All electric heaters are 100% efficient, converting all consumed electrical energy into heat.
These types of heaters consist of a heating element, and a reflector. They are used to heat objects, rather than the air in a room.
These types of heaters are useful when you only need to heat a small area of a larger room. They are typically used in garages, and other similar buildings where heating the entire building is not a requirement.
These types of heaters consist of a heating element, and a fan. They work by forcing air across the heating element, warming the air and circulating it into the room.
They are best used in smaller spaces, where quick heating is required.
These types of heater contain a heating element that is open to air flow (some include fans to increase air flow), allowing them to warm and circulate the air using convection.
These are good for medium sized rooms, where longer periods of heating are required. They may take longer to heat a room, but produce a steadier more even heat.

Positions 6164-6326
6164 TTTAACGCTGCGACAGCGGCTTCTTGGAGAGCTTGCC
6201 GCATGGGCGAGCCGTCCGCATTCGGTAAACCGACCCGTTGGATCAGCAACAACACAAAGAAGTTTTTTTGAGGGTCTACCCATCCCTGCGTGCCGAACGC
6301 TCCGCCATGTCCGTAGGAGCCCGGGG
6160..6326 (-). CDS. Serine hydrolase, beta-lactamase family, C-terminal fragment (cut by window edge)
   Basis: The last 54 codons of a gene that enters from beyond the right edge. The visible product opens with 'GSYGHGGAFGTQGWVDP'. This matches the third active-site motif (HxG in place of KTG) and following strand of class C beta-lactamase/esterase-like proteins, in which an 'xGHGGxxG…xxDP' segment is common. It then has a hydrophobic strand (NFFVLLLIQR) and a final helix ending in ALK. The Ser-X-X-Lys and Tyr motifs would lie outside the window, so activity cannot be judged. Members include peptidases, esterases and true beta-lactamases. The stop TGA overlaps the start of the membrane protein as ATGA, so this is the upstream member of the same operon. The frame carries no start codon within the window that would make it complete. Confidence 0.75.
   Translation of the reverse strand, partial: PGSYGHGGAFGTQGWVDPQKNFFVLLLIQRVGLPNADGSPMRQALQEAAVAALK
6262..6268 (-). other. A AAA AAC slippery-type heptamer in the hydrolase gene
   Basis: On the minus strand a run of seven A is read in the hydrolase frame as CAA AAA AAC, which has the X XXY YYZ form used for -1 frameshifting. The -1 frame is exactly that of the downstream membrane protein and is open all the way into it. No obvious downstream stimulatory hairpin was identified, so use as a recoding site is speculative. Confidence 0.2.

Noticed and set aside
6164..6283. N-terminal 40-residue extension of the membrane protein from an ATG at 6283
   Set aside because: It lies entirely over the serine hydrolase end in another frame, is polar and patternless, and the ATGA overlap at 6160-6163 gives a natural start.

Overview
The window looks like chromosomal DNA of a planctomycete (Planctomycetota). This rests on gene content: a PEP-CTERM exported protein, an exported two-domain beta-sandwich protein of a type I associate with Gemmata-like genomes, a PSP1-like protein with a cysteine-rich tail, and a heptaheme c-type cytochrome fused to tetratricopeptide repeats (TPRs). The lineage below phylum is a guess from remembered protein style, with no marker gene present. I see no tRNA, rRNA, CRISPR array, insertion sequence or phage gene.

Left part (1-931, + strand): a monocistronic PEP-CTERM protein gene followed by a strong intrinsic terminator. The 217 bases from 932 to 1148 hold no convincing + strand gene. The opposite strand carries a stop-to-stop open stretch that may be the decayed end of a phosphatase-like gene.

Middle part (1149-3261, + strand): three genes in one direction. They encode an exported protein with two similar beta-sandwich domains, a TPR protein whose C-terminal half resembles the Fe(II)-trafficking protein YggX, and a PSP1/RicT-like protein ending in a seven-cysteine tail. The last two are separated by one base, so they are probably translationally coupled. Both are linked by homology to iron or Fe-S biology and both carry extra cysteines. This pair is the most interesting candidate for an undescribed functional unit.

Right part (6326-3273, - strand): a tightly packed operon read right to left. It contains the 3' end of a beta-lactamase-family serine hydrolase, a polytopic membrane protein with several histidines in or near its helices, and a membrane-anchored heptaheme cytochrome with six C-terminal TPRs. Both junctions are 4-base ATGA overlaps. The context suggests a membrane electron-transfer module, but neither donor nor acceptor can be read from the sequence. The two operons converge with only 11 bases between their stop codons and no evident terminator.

Night store heaters
These types of heaters use bricks (or other materials) to store heat during "off-peak" hours, and then release the heat during "peak" hours.
They can be useful if most of your heating demand is during "peak" hours (assuming your electric company has off-peak rates), but are not so good if most of your demand is during "peak" hours.
These are typically various size mats, which are installed under flooring. They can be useful to heat large rooms, but can be expensive to run (since they have to transfer heat through various floor coverings).
With these type of heaters it is very important that the underside of the floor is well insulated, to prevent heat from transferring down instead of up.
While some people like to compare heat pumps to electric heaters, they really should not be lumped in with electric heaters. Yes, they use electricity, but they do not use electricity as the primary heat source. Heat pumps work by circulating coolant through plumbing to draw heat from the environment, and then release it in the home.
Because heat pumps extract heat from other sources, they can be greater then 100% efficient. Some heat pumps use an electric heating element as a supplemental heat source, when environmental heat is not sufficient.
If you have the ability to do so, installing a heat pump may be your best option. The initial cost of installation may be quite high, but the operating cost savings may compensate for this. You'll want to calculate your ROI (return on investment), to determine if this is an economically viable option.